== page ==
Wednesday, April 27, 2011

National Poetry Month - Sarah E. Smith

Here is the latest poem for National Poetry Month, Sarah E. Smith's "That Year We Replaced Our Mouths With Orchids" from the Fall/Winter 07-08 (vol. 4, no. 2) issue.

That Year We Replaced Our Mouth With Orchids

Nobody won the World Series. We were too busy pollinating
our telephones to watch. The radios grew dense with bee stings, grew
leaves; it was easy to tell who had been kissing too much. Some
girls wore deep bruises and carried paper fans. Myself, I took
to wearing a veil until dusk. Spinsters and virgins, perfect vandas
on their faces, blanched and turned cold in palpable shame. Self-help
books advised to "press the back of your hand against your orchid
to simulate the gentle pressure of a kiss. This will help you appear
less desperate." So it became impossible to know anything simply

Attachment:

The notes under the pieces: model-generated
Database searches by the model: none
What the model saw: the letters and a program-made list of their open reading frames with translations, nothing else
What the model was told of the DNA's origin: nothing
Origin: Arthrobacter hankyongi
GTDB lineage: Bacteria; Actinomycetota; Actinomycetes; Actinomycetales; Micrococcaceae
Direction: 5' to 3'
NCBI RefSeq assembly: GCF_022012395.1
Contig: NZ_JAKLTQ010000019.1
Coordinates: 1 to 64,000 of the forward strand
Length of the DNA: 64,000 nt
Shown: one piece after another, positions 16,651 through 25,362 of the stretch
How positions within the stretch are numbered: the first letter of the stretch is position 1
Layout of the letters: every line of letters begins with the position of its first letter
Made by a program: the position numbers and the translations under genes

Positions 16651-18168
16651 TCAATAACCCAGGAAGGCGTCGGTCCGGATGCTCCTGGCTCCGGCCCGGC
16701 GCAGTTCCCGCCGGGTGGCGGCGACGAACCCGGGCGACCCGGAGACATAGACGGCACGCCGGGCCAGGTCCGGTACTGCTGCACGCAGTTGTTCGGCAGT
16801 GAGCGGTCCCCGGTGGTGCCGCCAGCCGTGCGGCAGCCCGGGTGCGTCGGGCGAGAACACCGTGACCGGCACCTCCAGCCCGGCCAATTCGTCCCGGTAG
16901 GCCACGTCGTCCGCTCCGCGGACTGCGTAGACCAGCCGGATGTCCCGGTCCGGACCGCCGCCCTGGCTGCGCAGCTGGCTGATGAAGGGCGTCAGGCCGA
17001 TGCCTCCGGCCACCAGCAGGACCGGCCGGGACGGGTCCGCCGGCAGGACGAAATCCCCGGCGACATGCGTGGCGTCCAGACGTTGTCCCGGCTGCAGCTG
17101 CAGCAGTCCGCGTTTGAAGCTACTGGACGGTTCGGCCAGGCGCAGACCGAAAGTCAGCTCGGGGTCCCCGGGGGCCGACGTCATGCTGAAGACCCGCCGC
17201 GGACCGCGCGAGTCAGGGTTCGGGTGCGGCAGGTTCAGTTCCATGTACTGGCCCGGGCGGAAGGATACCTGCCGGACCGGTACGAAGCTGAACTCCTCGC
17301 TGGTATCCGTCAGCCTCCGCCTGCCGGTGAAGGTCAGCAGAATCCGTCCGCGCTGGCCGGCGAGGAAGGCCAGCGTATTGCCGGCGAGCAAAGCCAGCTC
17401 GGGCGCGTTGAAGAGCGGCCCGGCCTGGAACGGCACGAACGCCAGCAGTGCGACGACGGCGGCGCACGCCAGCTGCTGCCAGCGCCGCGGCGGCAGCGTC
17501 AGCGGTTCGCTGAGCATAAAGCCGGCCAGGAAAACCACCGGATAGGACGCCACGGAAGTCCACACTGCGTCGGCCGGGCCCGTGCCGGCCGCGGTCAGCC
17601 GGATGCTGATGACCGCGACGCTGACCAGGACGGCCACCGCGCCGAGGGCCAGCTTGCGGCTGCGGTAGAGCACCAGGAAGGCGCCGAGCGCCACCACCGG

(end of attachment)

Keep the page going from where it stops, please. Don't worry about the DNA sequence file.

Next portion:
by looking at the orchid on someone's face, whether it flourished
or hung loose like a tooth. Nobody married that year. On New Year's
Eve we waited for midnight with secret bottles of champagne, tubes
of lipstick and piles of matches, so ready to have our mouths
again. When the orchids fell off, we ate chocolates and whole fish,
but it was not the end of our problems. Opera singers sung arias
in reverse, and startled children in Detroit knew French. Our voices
fell from our mouths like anvils and we couldn't pretend to be anything
but stupid and vague. We whispered. Some of us wanted to change back.

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